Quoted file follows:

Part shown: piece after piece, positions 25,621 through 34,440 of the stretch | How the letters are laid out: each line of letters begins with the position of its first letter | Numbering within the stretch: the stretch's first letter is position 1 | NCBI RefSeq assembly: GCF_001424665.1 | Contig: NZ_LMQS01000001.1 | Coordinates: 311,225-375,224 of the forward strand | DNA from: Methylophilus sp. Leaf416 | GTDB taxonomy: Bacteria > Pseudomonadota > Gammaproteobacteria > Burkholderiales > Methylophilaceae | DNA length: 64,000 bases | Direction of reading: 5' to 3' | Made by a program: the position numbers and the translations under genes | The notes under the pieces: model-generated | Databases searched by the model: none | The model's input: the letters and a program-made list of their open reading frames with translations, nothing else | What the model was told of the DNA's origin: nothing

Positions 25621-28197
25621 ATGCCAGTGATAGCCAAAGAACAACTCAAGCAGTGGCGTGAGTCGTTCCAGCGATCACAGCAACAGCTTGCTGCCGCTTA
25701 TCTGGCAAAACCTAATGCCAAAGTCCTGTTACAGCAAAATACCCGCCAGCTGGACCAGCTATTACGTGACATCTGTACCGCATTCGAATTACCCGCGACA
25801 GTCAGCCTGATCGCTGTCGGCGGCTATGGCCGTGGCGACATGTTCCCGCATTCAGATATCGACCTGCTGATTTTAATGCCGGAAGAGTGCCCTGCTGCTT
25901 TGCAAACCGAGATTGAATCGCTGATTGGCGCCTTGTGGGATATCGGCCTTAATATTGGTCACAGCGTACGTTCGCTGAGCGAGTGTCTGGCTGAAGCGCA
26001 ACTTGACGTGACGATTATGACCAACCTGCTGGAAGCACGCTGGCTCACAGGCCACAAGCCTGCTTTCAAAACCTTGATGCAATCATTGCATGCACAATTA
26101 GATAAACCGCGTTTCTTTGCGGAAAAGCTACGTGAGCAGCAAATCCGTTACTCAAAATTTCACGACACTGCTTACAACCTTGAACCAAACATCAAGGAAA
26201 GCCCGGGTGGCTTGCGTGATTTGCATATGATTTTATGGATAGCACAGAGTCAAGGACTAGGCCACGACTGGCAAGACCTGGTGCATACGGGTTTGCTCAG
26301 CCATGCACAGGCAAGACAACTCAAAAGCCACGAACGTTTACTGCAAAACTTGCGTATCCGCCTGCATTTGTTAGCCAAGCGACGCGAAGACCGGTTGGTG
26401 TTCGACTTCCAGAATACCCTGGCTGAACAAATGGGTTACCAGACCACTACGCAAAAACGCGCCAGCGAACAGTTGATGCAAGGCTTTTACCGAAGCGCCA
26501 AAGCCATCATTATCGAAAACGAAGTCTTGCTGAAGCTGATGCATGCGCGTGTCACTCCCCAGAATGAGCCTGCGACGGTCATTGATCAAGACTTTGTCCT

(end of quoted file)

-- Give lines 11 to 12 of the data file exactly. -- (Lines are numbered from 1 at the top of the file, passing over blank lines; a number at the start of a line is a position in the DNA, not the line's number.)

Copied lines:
26401 TTCGACTTCCAGAATACCCTGGCTGAACAAATGGGTTACCAGACCACTACGCAAAAACGCGCCAGCGAACAGTTGATGCAAGGCTTTTACCGAAGCGCCA
26501 AAGCCATCATTATCGAAAACGAAGTCTTGCTGAAGCTGATGCATGCGCGTGTCACTCCCCAGAATGAGCCTGCGACGGTCATTGATCAAGACTTTGTCCT